Alberta's major party leaders fight for support as Election Day nears
Published Sunday, April 14, 2019 5:15PM MDT
Last Updated Sunday, April 14, 2019 7:03PM MDT
The leaders of Alberta’s four major political parties vying for the premier’s seat were busy across the province on Sunday.
Rachel Notley, leader of the NDP, took part in Calgary’s Vaisakhi celebration with the Sikh community before returning to Edmonton to continue her campaign there.
Following the event, she responded to Kenney’s threat of ‘turning off the taps’ of oil to B.C., calling it a ‘declaration of war’ and Alberta could very well be a casualty in that fight.
“Jason Kenney’s plan is too risky for Calgary, too risky for the industry, too risky for jobs and it’s exactly that kind of thoughtless grandstanding that supports our argument,” she told the media. “I think what he’s going to do is he’s going to alienate a lot of people who we have worked very hard to bring on side in places like B.C.”
She added that she’s feeling cautiously optimistic about her chances on Election Day, but the energy generated by her supporters has been “amazing.”
“Everywhere we go, we were in deep southeast Calgary last night. It’s feeling really good on the ground and we’re certainly seeing there is a lot of volatility and a lot of movement and we’re hopeful that the momentum is coming our way.”
Jason Kenney attends Vaisakhi in Edmonton
United Conservative leader Jason Kenney also participated in the Sikh festival on Sunday, meeting with the gathering Edmonton.
He did leave the event without speaking to the media about his plans for the campaign or even some new allegations from the Alberta Party.
Mandel addresses alleged robocalls from impostor
Alberta Party leader Stephen Mandel was in Edmonton for the final weekend, saying the campaign has become one of the “nastiest in the history of Alberta.”
“One that I am almost ashamed to be a part of because it has been so difficult to go through some of the days where people are calling names or people are passing out literature,” he says. “It’s really gotten to a point where we go to the doors and that’s the number one conversation we are hearing from people.”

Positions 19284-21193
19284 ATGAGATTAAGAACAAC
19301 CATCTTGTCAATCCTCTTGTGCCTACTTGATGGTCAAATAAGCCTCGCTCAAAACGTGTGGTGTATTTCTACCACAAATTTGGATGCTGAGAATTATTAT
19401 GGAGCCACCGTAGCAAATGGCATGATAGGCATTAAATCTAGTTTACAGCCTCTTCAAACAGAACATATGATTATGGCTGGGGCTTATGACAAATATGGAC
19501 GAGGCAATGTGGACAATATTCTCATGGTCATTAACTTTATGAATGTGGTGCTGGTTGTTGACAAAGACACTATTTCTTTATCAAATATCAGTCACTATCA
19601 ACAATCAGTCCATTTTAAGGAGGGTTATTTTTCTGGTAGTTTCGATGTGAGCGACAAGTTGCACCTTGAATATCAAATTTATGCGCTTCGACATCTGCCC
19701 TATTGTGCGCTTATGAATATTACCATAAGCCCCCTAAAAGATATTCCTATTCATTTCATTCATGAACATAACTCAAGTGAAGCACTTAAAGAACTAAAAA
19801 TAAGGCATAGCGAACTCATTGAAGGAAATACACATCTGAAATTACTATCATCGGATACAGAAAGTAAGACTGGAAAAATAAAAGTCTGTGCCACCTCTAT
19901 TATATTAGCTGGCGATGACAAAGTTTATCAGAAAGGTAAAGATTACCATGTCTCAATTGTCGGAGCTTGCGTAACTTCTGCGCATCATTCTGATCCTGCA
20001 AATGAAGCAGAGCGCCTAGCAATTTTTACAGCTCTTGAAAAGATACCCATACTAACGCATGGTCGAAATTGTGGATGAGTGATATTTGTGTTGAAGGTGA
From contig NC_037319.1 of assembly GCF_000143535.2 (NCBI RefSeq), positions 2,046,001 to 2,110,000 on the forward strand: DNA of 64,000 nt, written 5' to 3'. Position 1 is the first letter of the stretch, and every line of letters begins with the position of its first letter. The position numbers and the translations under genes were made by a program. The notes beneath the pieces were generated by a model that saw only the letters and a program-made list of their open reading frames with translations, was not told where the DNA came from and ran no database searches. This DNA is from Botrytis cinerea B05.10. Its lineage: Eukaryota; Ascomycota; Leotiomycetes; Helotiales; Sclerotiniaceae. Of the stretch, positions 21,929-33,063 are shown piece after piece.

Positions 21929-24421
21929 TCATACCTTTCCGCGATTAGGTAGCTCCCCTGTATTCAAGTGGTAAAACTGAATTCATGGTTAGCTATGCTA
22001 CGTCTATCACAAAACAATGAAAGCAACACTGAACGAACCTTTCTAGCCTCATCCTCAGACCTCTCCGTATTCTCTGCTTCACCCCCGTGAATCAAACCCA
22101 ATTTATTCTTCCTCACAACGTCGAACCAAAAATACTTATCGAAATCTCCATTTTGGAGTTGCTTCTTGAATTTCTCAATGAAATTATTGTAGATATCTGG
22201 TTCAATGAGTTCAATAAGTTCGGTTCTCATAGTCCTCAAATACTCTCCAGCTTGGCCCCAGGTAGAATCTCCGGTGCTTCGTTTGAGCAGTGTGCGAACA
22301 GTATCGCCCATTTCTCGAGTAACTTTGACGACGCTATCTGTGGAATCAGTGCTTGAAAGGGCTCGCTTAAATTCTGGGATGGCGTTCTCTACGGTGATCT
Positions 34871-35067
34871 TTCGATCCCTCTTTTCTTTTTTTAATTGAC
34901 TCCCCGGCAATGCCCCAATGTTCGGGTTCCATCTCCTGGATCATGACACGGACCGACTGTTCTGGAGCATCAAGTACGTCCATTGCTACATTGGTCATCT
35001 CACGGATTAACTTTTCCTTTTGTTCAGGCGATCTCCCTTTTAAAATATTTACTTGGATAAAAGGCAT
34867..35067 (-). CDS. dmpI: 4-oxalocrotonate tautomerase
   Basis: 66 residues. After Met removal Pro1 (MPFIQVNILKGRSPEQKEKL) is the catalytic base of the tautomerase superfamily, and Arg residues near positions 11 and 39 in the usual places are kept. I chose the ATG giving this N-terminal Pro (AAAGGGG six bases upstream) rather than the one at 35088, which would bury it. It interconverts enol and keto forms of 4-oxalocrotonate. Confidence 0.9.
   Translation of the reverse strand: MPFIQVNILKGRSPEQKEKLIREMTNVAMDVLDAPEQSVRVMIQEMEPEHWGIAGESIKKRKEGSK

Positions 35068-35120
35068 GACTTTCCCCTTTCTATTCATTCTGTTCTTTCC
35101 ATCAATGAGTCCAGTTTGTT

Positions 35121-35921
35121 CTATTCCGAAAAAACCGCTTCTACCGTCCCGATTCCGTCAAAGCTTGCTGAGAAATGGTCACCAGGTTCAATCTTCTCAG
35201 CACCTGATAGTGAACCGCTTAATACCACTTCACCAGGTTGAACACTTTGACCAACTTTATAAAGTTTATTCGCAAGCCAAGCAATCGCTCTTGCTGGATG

Mandel says the situation reached a different level when he was told about a robocall that was trying to get voters to ignore the Alberta Party but pretended to be Stephen Mandel on the line.
“At about 5:30 yesterday afternoon, I got a call. I answered it and it said, ‘Hi, I’m Stephen Mandel of the Alberta Party and as you know, we are having an election on Tuesday and if you believe in Alberta, Jason Kenney has all the answers,” said Marvin Olsen, the Alberta Party candidate for Fort Saskatchewan-Vegreville.
Mandel says he’s shocked at the existence of such a robocall.
“We don’t know who did it. We’re not saying who did it; we don’t know, but we are going to ask the RCMP as well as Elections Alberta to investigate it because somebody did it.”
Mandel says he’s always held that politics is an honourable profession and people need to respect politicians.
As mentioned, Kenney did not comment on the robocall, but Notley said she’d only heard rumours about their existence.
“Obviously it shouldn’t happen and I think people should use due diligence,” she said.
Alberta Liberals promise to update alcohol and cannabis rules
On Sunday, the Alberta Liberals announced a new plan to do away with the “restrictive government monopoly” in the Alberta Gaming, Liquor and Cannabis.
“Most Albertans drink responsibly. AGLC’s arbitrary and restrictive regulations treat Albertans like children. We will end that Big Government interference,” David Khan said in a release.
To achieve that, the party has promised to relax the restrictions on alcohol consumption and allow people to drink at festivals and parks while also making it easier for organizations to acquire liquor licences for events.
“We will reform the AGLC to create jobs and add a little fun. We will give Albertans a better lifestyle. They deserve it.”
While the NDP has narrowed the gap, the UCP is still leading in the polls two days before the big vote. It will be up to Albertans to decide the winner on April 16.
(With files from Alesia Fieldberg)